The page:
I never thought that I would say this but I missed Jonathan “Black Jack” Randall (Tobias Menzies)’s presence during Season 3 and the cloud that he cast over almost everyone he came into contact with, including the series’ two lead characters. The dual timelines and Geillis Duncan (Lotte Verbeek) in Season 3 of Outlander made up for it, for the most part, but it wasn’t quite the same without Black Jack lurking in the shadows. A protagonist is only as good as his villain or the obstacle they face.

“Mark me,” because of Black Jack, or in-spite of him, Claire Beauchamp Randall/Fraser (Caitriona Balfe) and James “Jamie” MacKenzie Fraser (Sam Heughan) were more than up to the challenges they faced in Season 3 (some rather daunting) after having faced dear old Jack for three seasons.

Matthew Rhys Keri Russell The Americans Amber Waves

5. The Americans

No season of The Americans has dropped the drama ball or the high bar set during its first season. The Americans‘ fifth season was no exception. On the contrary, during its penultimate season, the viewer got to know even more about the Elizabeth Jennings / Nadezhda (Keri Russell) and Philip Jennings / Mischa (Matthew Rhys), especially Philip, and how they had changed from their previous incarnations.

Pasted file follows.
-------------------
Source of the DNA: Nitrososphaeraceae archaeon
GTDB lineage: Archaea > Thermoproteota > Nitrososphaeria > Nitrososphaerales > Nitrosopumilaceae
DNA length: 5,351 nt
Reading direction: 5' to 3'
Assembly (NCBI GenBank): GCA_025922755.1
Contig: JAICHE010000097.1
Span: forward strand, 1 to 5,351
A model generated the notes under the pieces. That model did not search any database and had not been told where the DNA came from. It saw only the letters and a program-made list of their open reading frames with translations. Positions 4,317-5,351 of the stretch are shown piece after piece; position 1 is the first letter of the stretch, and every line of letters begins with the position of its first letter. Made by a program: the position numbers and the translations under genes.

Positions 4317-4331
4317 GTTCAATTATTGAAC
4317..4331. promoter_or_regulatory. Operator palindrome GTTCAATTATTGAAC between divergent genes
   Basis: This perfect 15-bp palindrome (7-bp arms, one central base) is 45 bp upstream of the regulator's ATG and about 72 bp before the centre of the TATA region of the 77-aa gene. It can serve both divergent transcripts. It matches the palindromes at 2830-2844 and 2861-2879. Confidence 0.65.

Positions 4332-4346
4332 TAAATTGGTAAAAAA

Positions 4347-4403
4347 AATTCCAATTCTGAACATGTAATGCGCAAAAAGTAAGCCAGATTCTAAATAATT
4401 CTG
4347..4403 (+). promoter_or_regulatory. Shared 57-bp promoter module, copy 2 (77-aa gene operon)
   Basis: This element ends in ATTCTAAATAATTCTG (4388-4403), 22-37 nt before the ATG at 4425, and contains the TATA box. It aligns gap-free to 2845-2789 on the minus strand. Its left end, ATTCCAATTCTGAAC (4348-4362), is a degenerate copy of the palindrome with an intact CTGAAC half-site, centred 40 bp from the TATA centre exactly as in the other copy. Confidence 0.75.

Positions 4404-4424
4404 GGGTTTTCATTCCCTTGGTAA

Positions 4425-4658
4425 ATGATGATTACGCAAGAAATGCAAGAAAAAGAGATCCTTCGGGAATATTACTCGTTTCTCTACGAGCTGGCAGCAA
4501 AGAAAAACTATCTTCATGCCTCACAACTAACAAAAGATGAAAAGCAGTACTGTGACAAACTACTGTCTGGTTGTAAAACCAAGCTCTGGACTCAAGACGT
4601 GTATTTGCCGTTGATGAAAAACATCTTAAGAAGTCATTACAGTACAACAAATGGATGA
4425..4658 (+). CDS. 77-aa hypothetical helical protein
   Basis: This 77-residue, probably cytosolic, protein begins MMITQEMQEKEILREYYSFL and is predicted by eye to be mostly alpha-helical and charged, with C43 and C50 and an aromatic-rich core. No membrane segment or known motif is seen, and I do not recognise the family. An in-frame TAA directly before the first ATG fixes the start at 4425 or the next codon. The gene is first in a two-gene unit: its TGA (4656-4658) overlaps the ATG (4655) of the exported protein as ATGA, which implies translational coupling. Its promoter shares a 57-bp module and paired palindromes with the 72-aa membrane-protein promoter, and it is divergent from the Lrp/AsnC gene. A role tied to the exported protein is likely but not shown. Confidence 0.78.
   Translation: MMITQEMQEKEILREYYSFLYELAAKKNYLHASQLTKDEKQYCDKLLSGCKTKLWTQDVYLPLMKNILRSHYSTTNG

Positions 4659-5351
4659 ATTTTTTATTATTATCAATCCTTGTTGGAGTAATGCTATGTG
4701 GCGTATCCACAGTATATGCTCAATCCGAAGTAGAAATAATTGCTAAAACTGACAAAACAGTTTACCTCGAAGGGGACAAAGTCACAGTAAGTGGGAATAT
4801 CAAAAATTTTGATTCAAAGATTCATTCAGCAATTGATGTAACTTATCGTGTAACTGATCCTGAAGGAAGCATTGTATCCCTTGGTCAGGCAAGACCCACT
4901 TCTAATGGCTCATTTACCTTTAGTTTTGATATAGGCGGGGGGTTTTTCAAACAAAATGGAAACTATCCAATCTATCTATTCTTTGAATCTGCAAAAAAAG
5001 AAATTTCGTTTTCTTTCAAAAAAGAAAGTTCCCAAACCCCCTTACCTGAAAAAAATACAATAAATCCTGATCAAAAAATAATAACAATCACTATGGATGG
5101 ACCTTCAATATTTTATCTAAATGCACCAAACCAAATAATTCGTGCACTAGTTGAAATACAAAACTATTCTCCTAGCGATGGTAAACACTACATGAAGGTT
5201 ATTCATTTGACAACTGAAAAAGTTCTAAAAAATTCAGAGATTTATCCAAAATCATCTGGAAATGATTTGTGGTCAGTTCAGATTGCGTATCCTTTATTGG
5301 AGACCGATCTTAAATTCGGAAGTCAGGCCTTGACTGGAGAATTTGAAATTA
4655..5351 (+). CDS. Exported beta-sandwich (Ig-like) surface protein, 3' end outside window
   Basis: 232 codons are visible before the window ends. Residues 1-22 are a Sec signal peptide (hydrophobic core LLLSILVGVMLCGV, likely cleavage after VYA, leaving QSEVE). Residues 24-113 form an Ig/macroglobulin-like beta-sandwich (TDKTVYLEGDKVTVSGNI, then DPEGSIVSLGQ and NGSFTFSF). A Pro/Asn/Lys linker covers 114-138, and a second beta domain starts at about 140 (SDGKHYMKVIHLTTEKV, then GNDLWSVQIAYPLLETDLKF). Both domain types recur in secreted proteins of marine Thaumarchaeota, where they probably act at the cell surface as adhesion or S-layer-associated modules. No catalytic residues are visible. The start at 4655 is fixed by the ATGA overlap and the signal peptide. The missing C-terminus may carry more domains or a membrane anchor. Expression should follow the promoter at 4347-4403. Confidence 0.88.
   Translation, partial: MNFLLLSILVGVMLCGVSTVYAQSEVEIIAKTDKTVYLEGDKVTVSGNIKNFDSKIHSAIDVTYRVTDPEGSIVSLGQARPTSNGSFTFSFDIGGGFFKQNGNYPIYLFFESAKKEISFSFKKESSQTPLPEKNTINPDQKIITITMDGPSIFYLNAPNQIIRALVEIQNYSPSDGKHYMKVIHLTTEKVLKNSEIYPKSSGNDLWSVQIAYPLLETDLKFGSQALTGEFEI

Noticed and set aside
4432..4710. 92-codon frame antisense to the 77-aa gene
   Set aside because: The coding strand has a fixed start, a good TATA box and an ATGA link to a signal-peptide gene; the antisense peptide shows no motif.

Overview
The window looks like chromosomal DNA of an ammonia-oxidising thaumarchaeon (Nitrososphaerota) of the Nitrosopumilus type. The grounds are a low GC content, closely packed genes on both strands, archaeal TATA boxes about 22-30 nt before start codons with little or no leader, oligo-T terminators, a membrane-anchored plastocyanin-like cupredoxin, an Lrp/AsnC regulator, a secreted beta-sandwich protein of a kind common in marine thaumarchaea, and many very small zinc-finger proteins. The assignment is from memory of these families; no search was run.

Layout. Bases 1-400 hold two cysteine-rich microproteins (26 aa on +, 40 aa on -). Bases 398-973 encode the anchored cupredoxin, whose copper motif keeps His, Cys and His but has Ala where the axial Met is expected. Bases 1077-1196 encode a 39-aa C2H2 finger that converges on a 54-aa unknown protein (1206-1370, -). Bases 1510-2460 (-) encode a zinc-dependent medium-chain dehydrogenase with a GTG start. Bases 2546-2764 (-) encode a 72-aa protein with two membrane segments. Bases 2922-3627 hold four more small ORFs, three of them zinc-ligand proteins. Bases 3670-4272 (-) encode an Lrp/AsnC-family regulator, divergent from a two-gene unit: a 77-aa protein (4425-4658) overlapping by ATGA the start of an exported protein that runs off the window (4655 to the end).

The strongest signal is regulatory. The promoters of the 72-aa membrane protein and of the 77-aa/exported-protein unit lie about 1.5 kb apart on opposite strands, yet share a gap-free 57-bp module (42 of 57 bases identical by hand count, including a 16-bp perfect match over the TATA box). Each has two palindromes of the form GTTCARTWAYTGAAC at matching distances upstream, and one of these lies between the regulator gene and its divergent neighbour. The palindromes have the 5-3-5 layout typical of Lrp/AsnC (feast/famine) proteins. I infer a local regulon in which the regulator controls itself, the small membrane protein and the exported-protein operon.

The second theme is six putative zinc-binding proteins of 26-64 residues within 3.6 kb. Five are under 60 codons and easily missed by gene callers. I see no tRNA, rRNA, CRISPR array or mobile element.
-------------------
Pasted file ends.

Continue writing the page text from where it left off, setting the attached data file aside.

Philip and his daughter’s change were pronounced and drove the at home and spy drama of Season 4. What fan of The Americans‘ isn’t looking forward to what Philip and Paige Jennings (Holly Taylor) evolve into by the season and series end of The Americans when Season 5 comes to a close. My prediction: Philip steps down from the true family business and Paige steps up.

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About the author

Rollo Tomasi

A Political Science and MBA grad who started FilmBook during an eCommerce B-School course in 2008. Cinema and TV addict. Former writer at Empire Movies, Blogcritics, and Alternative Film Guide. In addition to writing for FilmBook, he also edits the copy published on the website, manages its writing staff, manages the back-end operations, site finances, its social network accounts, and works with publicists, actors, and companies on press coverage and promotions. He has also created ProMovieBlogger.com and Trending Awards.com.